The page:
In late 2019, the Polish Sejm approved yet another law aimed at cabining the structure and function of the judiciary. The new law, popularly referred to as a “muzzle” law, empowers a disciplinary chamber to bring proceedings against judges for questioning the ruling party’s platform. The law allows the Polish government to fire judges, or cut their salaries, for speaking out against legislation aimed at the judiciary, or for questioning the legitimacy of new judicial appointees.
During a lunch-hour event with students at Duke Law School in February, David F. Levi, director of the Bolch Judicial Institute, interviewed former Deputy Chief Justice Dikgang Moseneke of the […]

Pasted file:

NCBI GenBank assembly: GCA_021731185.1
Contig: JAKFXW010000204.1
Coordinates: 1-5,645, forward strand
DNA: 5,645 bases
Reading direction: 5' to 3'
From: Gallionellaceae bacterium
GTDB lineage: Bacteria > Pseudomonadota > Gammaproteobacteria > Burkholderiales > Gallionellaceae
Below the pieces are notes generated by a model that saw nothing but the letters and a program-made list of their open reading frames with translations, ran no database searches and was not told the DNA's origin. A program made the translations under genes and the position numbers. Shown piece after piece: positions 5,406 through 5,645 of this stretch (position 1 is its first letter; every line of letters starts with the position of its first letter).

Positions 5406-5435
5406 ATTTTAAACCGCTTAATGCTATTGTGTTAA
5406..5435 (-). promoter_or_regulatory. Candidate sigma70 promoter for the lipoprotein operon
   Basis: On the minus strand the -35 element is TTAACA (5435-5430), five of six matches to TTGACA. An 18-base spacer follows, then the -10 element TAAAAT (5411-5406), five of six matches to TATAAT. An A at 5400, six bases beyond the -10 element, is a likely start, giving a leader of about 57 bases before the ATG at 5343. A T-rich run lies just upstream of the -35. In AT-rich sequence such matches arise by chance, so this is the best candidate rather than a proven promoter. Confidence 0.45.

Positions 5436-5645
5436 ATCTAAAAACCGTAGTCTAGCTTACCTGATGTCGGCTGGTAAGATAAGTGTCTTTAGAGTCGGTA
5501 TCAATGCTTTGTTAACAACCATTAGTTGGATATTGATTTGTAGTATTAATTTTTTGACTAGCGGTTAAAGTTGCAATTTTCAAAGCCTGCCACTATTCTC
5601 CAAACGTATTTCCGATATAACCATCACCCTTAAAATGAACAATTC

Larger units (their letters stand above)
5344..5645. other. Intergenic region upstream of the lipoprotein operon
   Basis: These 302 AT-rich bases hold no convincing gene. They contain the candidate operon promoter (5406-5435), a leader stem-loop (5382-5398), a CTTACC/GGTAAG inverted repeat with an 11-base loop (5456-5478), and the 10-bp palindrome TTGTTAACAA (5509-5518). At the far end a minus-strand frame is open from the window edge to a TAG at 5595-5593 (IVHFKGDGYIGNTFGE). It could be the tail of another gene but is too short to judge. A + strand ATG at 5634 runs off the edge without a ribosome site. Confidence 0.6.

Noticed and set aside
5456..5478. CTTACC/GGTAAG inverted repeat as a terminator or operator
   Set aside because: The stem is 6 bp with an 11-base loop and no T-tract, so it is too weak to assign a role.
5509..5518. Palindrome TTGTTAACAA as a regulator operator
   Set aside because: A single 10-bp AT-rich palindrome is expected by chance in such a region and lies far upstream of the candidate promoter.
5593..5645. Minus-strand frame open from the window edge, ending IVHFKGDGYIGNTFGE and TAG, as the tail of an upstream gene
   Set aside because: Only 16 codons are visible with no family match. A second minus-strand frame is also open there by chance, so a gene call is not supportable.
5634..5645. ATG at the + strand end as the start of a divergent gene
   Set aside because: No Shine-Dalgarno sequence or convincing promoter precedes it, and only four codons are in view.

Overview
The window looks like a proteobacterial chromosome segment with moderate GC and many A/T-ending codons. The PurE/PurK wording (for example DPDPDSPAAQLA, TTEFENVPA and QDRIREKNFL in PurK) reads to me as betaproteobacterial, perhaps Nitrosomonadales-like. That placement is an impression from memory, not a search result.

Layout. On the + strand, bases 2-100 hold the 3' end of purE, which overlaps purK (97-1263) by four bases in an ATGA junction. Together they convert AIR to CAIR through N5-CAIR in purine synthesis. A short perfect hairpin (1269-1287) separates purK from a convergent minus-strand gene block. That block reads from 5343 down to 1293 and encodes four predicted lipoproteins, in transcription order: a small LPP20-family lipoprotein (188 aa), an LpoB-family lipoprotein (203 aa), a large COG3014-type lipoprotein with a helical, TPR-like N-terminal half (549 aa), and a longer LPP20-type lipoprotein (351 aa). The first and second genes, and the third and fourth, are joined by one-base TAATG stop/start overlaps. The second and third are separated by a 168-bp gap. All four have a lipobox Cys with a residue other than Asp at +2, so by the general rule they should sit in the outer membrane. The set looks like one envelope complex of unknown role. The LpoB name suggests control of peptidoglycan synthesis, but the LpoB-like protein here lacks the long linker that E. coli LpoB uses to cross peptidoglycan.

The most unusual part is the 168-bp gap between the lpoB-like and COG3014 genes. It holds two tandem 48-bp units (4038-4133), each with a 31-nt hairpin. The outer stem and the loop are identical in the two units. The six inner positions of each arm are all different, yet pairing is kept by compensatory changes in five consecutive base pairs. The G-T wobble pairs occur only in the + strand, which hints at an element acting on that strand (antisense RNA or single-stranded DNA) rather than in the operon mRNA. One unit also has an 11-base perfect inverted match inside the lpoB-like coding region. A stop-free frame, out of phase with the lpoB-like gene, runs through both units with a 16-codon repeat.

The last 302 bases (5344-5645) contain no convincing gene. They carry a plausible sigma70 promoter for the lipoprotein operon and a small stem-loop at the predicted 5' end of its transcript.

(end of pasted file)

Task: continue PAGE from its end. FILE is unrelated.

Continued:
Above: Beverley McLachlin, 17th Chief Justice of Canada (Photo by Roy Grogran, courtesy of the Supreme Court of Canada) Beverley McLachlin, widely regarded as one of the best legal minds […]
The Games of the XXXII Olympiad (Tokyo 2020) have been postponed to 2021 as a result of the novel coronavirus, but litigation at the Court of Arbitration for Sport (CAS) […]
Dikgang Moseneke, an internationally revered jurist who helped build and lead a democratic South Africa as it emerged from apartheid, has been named the recipient of the 2020 Bolch Prize […]
On May 25, 2018, the General Data Protection Regulation (GDPR) takes effect, replacing the aged European Data Protection Directive created in the year 1995. GDPR intends to harmonize data-protection laws […]